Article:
An interesting thing happened last Saturday. I was sitting in my office, contemplating what to topic to tackle for this week’s podcast, when I noticed my daughter’s head poking through a crack in the door:
“What are you doing, Mommy?”
“I am working, my love.”
“But I want you!” she proclaimed.
“I will be out soon to have lunch with you. So go play in the playroom, or ask Granny to get your crayons for you.”
She pushes the door further open and yells, “No, Mommy! I want you NOW!”
I put down my journal, stopped working, and gave her my full attention.
Her body was tensing up, her face was getting red, and her eyes were expressing a deep need.
I get it. She has a need she wants to express, she doesn’t yet have the capability to express that need and that’s pretty frustrating…even a 4 year-old knows that.
So I spoke: “Come here a minute and let’s have a snuggy.”
She looked at me, walked over to my exercise ball and gave it a good smack, which then caused it to roll over and hit my leg.
“No! I want you to help me with this ball!”
I wasn’t exactly sure what she was asking for but I knew it had nothing to do with the ball.
When I asked her to tell me more about what she wanted to do with the ball, she lost it. She started punching the ball and screaming, “I just want you to help me! I just want you to help me!!”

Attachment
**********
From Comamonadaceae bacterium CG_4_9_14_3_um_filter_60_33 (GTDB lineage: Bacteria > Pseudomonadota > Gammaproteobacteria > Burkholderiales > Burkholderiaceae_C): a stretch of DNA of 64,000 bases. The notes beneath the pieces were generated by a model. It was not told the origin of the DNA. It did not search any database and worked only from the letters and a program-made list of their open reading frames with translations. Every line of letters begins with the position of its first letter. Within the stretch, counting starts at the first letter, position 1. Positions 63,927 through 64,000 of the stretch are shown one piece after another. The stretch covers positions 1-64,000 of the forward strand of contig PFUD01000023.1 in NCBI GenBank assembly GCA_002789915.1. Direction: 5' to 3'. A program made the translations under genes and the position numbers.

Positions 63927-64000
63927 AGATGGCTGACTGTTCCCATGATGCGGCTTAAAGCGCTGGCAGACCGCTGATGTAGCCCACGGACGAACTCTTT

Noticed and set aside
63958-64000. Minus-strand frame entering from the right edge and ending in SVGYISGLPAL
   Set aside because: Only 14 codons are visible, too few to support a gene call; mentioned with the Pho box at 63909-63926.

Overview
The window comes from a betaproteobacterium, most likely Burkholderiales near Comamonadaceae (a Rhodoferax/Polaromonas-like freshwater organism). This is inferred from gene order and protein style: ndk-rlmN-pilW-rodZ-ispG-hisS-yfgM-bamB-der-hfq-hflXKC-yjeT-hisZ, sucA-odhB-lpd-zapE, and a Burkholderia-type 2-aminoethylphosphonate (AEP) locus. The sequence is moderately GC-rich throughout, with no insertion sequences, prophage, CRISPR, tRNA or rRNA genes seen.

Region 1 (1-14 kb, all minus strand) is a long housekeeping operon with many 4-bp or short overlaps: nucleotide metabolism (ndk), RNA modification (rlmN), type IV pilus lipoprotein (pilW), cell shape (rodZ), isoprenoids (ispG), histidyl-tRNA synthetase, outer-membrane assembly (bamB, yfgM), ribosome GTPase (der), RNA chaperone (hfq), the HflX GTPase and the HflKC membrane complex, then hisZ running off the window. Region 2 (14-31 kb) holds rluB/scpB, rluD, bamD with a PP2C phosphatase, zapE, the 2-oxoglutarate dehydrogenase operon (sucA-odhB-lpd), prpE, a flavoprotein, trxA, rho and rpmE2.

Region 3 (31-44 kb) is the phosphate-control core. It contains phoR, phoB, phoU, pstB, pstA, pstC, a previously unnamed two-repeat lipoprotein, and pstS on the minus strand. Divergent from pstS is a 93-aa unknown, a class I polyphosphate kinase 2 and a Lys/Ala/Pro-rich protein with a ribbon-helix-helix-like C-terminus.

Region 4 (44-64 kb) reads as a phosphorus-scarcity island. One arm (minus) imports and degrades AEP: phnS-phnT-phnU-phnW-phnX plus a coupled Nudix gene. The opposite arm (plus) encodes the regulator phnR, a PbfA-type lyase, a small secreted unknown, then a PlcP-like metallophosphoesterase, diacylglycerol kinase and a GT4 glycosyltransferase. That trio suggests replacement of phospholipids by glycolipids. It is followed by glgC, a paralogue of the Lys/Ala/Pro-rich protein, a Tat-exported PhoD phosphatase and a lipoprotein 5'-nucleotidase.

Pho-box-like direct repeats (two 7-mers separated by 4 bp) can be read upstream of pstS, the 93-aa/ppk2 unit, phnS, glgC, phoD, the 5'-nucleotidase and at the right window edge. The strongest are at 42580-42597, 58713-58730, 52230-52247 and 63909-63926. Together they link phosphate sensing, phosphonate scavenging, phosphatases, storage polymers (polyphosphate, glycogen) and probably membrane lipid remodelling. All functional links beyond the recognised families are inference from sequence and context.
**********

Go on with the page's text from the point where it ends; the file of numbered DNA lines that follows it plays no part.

Tears started pouring from her eyes and she threw herself on the floor. She repeated the same 7 words over and over while kicking and punching the rug.
I sat back in my chair, took a deep, slow breath and scanned my own body for any tension.
I said softly and confidently, “I see you are upset right now and that it feels good for you to push the floor. Get all of those sads out and you will feel better. I am right here for you if you want me to hold you.”
I wasn’t trying to do anything.
I wasn’t trying to distract her.
I wasn’t trying to talk her out of it.
I wasn’t trying to dismiss her.
I was just there for her.
I sat taking deep breaths and putting my full attention on her. A couple of times, I put down a cushion where I thought she might hurt herself on a table leg and a shelf corner, but then sat back down.
“I see you sweetheart. I am right here,” I reassured her in a calm tone.
The tantrum lasted about 6 minutes.
When I saw that my daughter’s body had started to relax on the floor and her crying had shifted to a stuttering inhalation, I invited her softly to let me hold her. She climbed into my lap, wrapped her arms around my neck, and hid her face in my shirt.
“I love you so much,” I said, as I brushed back her hair from her face.
“I love you, Mommy,” she said as she squeezed me tighter.
I sat holding her for a few minutes and rubbed her back. I didn’t say anything. When she lifted her head to look at me. I kissed her cheeks and smiled.
“I want to go play with my babies now,” she said.
“Ok, my love. I will see you at lunch time.”
She jumped down, gave me a huge grin, and said: “Do your work, Mommy. See you at lunch!”